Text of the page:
Jump to ContentJump to Main Navigation
Altruism and HealthPerspectives from Empirical Research$
Users without a subscription are not able to see the full content.

Stephen G. Post

Print publication date: 2007

Print ISBN-13: 9780195182910

Published to Oxford Scholarship Online: September 2007

DOI: 10.1093/acprof:oso/9780195182910.001.0001

Show Summary Details
Page of

PRINTED FROM OXFORD SCHOLARSHIP ONLINE (www.oxfordscholarship.com). (c) Copyright Oxford University Press, 2019. All Rights Reserved. An individual user may print out a PDF of a single chapter of a monograph in OSO for personal use. date: 15 October 2019

Close Relationships and Health Through the Lens of Selective Investment Theory

Close Relationships and Health Through the Lens of Selective Investment Theory

(p.299) 16 Close Relationships and Health Through the Lens of Selective Investment Theory
Altruism and Health

Stephanie L. Brown

R. Michael Brown

Ashley Schiavone

Dylan M. Smith

Oxford University Press

This chapter reviews a program of research that was designed to explore the health benefits of helping or giving support to others. This work was inspired by a new evolutionary theory of altruism, selective investment theory (SIT), which recasts the functional significance of social bonds as designed by natural selection to promote adaptive instances of giving. SIT assumes that social bonds enable individuals to suppress self-interest so that they can reliably prioritize and promote the well-being of another, even at a cost to the self. In this way, the social bond resolves the motivational conflict inherent in deciding whether to promote self versus other interests. The chapter describes the results of four studies that demonstrate the health benefits of helping others, including decreased mortality risk, recovery from depressive symptoms following spousal loss, and relief from cardiovascular stress. It concludes with a discussion of promising new directions for future research in this area.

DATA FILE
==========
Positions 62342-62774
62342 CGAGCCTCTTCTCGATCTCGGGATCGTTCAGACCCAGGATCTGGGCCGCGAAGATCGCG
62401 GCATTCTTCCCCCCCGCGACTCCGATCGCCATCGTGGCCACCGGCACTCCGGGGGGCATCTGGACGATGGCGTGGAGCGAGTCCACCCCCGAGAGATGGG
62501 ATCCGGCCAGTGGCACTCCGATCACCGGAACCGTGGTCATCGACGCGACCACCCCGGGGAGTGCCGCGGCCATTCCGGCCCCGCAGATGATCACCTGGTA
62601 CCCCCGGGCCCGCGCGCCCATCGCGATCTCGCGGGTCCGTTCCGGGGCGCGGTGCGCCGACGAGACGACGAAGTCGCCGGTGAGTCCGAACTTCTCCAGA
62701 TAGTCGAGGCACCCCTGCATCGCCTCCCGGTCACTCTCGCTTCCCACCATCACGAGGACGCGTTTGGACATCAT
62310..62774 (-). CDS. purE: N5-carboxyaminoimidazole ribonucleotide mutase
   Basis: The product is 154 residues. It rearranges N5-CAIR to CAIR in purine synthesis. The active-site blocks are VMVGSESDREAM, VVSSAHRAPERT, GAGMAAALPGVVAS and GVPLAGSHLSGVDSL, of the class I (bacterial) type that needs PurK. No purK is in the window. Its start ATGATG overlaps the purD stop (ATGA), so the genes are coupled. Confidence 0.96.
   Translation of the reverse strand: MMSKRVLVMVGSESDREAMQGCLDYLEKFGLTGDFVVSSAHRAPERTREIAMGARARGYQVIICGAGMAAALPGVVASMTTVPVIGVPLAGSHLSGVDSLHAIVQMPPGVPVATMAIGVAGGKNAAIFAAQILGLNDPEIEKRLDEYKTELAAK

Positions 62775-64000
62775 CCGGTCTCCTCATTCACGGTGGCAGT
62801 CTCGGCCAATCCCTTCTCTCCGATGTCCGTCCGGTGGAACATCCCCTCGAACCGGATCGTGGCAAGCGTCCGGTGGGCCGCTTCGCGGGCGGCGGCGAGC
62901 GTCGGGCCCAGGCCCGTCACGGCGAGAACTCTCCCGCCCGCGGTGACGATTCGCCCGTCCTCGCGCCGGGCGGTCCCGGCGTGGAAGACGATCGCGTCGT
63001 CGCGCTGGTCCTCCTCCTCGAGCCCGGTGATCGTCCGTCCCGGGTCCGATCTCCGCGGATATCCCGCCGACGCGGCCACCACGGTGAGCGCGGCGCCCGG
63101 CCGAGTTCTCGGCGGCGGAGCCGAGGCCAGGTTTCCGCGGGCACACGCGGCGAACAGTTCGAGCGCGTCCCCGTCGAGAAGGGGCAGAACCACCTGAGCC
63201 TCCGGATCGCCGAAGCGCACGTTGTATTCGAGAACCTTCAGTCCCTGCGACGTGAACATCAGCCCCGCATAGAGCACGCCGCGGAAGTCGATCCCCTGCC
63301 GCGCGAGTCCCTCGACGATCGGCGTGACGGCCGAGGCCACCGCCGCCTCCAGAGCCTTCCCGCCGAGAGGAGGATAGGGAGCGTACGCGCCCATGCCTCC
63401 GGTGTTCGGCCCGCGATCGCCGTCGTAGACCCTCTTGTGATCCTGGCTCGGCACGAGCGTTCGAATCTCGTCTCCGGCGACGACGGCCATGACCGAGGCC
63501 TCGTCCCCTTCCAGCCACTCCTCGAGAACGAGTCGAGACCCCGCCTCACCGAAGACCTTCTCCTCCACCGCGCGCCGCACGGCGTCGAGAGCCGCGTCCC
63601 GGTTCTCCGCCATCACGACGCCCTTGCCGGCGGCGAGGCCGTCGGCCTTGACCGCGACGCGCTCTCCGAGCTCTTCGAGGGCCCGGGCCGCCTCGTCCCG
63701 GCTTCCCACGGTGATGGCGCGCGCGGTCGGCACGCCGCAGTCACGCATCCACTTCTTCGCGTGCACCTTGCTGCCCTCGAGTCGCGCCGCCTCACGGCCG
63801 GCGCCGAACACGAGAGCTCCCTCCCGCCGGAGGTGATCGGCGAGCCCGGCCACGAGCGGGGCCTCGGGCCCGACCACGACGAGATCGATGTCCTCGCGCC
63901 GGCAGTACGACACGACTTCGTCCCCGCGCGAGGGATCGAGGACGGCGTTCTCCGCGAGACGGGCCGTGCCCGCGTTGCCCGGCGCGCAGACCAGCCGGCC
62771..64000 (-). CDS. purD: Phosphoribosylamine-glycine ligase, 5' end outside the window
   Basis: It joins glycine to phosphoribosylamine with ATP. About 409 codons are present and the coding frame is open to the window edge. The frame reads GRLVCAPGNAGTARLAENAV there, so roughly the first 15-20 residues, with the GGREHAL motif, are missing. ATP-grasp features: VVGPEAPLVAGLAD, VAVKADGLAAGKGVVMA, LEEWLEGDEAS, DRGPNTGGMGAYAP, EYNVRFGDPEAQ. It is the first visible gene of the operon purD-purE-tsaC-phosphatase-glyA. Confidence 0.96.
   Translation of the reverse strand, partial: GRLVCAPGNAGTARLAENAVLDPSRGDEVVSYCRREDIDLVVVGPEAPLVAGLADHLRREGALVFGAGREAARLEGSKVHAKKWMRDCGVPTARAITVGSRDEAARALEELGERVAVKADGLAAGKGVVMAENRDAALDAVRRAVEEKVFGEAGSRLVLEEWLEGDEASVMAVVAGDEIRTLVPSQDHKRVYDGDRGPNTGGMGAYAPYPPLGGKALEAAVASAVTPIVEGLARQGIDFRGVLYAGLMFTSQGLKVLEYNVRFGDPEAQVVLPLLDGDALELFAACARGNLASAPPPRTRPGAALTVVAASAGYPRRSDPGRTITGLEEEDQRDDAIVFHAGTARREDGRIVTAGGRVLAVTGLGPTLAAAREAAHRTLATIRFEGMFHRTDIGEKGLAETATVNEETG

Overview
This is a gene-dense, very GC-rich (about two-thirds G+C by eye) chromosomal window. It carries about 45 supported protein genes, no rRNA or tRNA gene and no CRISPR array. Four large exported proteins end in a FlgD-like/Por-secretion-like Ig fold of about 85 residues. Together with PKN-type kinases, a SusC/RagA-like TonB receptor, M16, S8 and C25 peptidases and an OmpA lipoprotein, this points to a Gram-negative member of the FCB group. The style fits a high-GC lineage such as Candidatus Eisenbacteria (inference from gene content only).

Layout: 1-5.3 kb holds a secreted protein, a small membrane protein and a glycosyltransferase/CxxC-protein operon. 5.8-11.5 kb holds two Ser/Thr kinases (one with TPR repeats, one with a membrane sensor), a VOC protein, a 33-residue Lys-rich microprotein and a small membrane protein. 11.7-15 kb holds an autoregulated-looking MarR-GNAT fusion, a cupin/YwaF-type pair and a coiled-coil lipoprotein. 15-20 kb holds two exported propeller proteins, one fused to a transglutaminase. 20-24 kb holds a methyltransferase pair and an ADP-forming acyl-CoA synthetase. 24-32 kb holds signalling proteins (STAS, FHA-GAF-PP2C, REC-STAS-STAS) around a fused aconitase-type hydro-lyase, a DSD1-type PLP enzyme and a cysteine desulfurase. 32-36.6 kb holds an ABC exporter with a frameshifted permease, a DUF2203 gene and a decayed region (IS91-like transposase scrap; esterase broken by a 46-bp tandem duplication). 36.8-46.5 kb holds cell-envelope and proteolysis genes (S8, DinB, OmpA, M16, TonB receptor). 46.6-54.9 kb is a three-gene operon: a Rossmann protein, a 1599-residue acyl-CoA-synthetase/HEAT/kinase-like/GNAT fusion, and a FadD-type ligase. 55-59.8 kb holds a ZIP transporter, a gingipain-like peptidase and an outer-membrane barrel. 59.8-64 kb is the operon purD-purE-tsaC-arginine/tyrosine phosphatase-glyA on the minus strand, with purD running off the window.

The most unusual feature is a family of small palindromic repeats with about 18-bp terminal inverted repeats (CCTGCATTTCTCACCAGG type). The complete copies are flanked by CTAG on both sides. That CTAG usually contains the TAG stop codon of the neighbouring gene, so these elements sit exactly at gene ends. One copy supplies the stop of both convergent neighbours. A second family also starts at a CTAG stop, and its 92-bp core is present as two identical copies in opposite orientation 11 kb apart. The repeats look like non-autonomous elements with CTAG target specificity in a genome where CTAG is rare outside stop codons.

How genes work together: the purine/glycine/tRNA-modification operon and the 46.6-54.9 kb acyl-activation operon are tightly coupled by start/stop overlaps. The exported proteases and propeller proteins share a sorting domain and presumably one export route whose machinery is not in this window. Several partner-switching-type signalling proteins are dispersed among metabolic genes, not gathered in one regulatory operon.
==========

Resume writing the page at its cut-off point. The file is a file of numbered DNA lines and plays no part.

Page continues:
Keywords:   health benefits, helping, selective investment theory, social bonds, recovery, depression

Oxford Scholarship Online requires a subscription or purchase to access the full text of books within the service. Public users can however freely search the site and view the abstracts and keywords for each book and chapter.

Please, subscribe or login to access full text content.

If you think you should have access to this title, please contact your librarian.

To troubleshoot, please check our FAQs , and if you can't find the answer there, please contact us .